First M.E.T. student graduates, a year early

Avathika Ramesh
Avanthika Ramesh is the first grad in the undergraduate M.E.T. program.

Avanthika Ramesh has more than one “first” under her belt. Not only is she the first student to finish UC Berkeley’s Management, Entrepreneurship & Technology (M.E.T.) program, she’s also the first to finish a year early.

A joint program launched in 2017 by Berkeley Haas and the College of Engineering, M.E.T. allows students to earn two undergraduate degrees in business and engineering in four years. Ramesh did it in three.

“It was an amazing experience,” said the 20-year-old, who is now at home in Georgia, working remotely for Salesforce in its competitive two-year Associate Product Manager program.

“An amazing young woman”

Undergraduates admitted to M.E.T. combine business courses with one of three engineering tracks: electrical engineering & computer sciences; industrial engineering & operations research; or mechanical engineering. They spend time in class at both schools throughout the four years.

Michael Grimes, EECS 87, the head of Global Technology Investment Banking at Morgan Stanley and the founder of the M.E.T. Program, said Avanthika took full advantage of the M.E.T. curriculum, which offers deep technology skills, along with management and leadership education. “As a rising star associate product manager at Salesforce she is putting those skills to use with her trademark poise, excellence, and empathy,” he said. “The sky’s the limit with Avanthika.”

The sky’s the limit with Avanthika.

“She’s one of the most glorious students I’ve ever had the honor of working with,” said Chris Dito, executive director of the M.E.T. program. “She’s smart and humble and eager for information. She’s an amazing young woman and her accolades speak for themselves.”

A change in plan

It was almost by chance that Ramesh ended up in the M.E.T. program at all.

She planned to study electrical engineering and computer science (EECS). But when she was applying, she spied an option on the application to do EECS only, or EECS + Business. “I thought I’d give it a shot and picked the ‘EECS + Business’ option,” she said.

Soon after, she was invited to submit a supplemental essay for the M.E.T. program. After learning more about the program, she got excited about it.

Avanthika Ramesh with her classmates in MET
Ramesh (first row, third from right) at Berkeley’s M.E.T. (Management, Entrepreneurship, & Technology Program) new student orientation. Photo: Noah Berger

A budding entrepreneur, Ramesh said she was drawn to taking integrated coursework from Berkeley Haas and the College of Engineering.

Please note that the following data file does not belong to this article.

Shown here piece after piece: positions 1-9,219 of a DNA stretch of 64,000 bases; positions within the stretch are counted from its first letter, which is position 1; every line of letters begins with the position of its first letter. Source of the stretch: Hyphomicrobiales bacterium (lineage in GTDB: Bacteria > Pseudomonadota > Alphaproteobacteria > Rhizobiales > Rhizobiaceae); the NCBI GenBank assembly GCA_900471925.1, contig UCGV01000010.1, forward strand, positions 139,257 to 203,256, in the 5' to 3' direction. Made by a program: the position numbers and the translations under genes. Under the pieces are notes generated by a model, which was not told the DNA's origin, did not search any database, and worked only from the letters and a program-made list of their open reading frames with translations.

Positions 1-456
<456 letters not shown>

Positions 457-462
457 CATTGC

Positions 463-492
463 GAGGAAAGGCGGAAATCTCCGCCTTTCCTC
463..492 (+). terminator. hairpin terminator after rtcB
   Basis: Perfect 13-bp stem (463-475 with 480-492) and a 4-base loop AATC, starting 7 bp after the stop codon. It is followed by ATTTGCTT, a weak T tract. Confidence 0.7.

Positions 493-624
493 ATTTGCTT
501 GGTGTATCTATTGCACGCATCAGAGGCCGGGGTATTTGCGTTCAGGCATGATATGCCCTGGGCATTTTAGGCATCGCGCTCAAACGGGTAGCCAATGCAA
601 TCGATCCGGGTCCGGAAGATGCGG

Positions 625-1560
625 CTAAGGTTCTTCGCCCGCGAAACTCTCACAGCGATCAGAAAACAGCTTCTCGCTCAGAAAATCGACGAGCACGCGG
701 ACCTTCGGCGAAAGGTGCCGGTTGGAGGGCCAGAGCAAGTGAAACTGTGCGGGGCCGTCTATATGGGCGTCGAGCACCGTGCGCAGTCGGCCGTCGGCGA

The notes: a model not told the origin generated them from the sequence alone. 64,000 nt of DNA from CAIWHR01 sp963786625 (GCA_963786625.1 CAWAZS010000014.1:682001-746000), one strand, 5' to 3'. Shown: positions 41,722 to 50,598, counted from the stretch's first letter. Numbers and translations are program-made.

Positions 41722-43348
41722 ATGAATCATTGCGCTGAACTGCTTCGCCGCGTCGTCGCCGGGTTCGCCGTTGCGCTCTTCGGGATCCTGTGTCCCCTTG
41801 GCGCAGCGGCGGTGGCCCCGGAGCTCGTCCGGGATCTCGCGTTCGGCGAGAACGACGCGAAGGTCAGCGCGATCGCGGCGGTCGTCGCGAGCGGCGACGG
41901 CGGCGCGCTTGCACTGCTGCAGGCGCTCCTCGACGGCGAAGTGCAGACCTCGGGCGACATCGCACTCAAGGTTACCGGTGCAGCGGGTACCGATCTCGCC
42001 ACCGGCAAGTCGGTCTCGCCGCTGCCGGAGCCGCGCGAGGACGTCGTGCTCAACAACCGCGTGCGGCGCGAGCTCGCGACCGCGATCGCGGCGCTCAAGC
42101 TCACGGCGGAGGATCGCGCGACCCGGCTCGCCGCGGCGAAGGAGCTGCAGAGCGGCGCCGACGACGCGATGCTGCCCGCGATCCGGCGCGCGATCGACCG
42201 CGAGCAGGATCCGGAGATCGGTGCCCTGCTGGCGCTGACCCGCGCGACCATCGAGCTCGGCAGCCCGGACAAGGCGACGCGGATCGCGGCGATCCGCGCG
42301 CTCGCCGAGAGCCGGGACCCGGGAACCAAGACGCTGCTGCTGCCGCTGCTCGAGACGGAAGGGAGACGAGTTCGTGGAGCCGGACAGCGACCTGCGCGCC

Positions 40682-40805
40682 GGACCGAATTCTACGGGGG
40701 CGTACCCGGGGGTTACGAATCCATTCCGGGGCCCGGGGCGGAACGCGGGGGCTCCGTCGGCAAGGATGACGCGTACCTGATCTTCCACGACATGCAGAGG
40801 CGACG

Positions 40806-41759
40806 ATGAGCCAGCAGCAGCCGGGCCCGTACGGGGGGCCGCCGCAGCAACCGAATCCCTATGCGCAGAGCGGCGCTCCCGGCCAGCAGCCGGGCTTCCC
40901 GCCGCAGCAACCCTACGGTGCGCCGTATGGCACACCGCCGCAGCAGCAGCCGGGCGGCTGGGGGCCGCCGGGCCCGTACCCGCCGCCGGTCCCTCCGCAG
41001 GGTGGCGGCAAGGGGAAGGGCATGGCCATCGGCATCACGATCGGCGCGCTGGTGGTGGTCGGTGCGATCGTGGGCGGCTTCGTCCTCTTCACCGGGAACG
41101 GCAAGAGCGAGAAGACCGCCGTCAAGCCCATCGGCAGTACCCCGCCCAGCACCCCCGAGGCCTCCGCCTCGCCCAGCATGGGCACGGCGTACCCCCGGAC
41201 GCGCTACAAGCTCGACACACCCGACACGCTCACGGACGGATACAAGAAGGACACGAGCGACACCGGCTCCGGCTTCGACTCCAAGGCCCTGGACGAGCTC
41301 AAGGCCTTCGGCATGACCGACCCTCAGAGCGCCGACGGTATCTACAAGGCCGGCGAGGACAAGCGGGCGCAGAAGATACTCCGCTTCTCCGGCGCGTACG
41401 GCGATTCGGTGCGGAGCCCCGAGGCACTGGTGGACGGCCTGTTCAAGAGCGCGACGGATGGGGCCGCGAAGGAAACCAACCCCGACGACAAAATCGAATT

“M.E.T. offered what I wanted to do in the future, but I never knew there was a program out there,” said Ramesh, who in high school founded her own tutoring business, HiFive Tutoring.

“What I learned from Haas was so useful for me,” she added. “Haas courses like marketing, finance, business communication, and organizational behavior, which in particular was one of the most useful classes for me, taught me a lot.”

She credits those courses in helping her to grow HiFive Tutoring from 15 to more than 500 clients. The dual major also allowed her to participate in hackathons and business competitions at Haas, as well as take on research and undergraduate student instructor opportunities.

While participating in case competition training workshops over the weekends, Ramesh said she received valuable mentorship from Dresden John, the undergraduate student experience manager, and Finance Lecturer Steve Etter.

An MBA in the future

Although she took on extra credits that enabled her to graduate early, Ramesh made time on the weekends to take morning hikes on the Berkeley fire trails, explored the city, and tried out restaurants in Berkeley and Oakland. She said her most memorable Haas moments were attending the Haas Gala and Haas Formal.

Haas Gala with Avanthika Ramesh
Avanthika Ramesh (left) at the Annual Haas Gala with friends.

Ramesh said she’s planning to earn an MBA in the future. She’s already been admitted to three MBA programs, including Berkeley Haas through the Accelerated Access program for UC Berkeley seniors, which lets students defer for several years to work. Ramesh will spend the next two years at Salesforce, training in product management at departments across the company.

“All of us in the Salesforce APM program are very strong in computer science but also have a lot of experience in business, leadership, and entrepreneurship” she said. “Salesforce wanted just that combination that M.E.T. prepared me for.”

 

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